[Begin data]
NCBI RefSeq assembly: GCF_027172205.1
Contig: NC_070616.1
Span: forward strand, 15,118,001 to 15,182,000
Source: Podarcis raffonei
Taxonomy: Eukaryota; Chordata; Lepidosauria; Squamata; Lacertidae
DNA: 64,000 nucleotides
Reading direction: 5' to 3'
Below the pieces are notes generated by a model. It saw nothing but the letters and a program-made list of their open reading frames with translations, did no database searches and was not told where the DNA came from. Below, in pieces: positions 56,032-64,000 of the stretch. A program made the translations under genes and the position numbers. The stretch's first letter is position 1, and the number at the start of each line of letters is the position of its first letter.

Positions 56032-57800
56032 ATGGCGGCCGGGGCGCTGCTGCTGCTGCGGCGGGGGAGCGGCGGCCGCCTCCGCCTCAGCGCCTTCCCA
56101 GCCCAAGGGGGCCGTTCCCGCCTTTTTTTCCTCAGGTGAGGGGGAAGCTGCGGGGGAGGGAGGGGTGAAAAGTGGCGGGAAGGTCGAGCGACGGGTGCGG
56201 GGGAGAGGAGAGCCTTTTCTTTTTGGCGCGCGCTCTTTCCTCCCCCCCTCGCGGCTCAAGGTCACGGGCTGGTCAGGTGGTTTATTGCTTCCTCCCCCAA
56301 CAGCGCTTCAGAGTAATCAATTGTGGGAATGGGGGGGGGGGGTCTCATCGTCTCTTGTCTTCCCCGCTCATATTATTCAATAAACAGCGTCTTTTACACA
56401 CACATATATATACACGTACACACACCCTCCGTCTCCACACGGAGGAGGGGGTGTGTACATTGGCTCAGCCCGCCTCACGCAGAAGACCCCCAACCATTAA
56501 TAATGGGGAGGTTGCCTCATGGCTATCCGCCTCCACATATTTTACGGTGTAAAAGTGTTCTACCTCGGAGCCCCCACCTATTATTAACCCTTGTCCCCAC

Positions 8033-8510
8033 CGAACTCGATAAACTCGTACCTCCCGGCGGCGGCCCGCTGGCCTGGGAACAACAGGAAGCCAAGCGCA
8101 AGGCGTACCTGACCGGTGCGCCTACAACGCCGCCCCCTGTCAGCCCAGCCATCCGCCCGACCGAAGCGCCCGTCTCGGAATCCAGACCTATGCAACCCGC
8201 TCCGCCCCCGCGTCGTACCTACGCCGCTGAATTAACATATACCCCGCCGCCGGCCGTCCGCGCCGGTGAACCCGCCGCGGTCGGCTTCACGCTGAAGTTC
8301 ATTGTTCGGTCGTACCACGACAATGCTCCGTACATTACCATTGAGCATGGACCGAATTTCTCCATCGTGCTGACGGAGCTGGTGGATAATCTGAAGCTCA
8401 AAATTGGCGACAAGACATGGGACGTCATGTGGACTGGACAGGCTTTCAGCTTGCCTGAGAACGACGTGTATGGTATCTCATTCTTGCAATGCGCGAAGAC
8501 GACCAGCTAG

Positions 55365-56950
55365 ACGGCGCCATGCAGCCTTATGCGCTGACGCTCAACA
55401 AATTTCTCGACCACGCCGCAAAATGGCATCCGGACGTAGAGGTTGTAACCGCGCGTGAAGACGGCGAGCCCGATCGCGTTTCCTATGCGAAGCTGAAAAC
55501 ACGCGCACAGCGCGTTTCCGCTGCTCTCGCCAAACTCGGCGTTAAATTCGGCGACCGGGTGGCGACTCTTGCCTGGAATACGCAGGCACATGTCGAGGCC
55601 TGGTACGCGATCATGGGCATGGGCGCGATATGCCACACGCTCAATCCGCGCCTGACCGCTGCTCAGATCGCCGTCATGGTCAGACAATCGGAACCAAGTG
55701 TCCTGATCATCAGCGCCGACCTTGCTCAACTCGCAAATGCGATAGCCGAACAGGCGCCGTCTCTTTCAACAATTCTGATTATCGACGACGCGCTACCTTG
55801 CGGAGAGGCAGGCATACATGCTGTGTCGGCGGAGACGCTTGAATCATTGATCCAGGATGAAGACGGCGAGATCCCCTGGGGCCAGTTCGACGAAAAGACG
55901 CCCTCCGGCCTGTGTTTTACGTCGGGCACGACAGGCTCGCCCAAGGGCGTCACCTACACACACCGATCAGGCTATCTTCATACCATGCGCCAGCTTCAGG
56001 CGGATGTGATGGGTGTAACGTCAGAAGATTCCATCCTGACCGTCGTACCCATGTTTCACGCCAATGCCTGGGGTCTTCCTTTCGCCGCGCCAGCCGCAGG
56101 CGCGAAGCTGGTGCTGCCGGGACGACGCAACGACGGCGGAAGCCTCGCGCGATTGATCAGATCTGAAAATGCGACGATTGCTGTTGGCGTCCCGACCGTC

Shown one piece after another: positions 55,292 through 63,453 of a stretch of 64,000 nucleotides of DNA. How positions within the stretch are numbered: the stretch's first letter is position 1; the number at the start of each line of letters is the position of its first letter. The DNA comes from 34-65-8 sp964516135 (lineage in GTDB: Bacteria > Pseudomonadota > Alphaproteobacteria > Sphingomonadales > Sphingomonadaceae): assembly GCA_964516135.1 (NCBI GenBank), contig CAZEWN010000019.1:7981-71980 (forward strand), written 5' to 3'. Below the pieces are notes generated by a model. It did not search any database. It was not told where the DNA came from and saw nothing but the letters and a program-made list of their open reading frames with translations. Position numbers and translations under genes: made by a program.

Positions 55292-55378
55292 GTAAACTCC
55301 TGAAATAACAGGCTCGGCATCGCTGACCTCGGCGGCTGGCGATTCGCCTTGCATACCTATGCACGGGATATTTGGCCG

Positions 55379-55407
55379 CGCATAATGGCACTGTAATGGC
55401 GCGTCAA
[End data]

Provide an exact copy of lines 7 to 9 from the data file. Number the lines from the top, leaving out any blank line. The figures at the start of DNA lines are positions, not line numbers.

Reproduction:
Reading direction: 5' to 3'
Below the pieces are notes generated by a model. It saw nothing but the letters and a program-made list of their open reading frames with translations, did no database searches and was not told where the DNA came from. Below, in pieces: positions 56,032-64,000 of the stretch. A program made the translations under genes and the position numbers. The stretch's first letter is position 1, and the number at the start of each line of letters is the position of its first letter.

Positions 56032-57800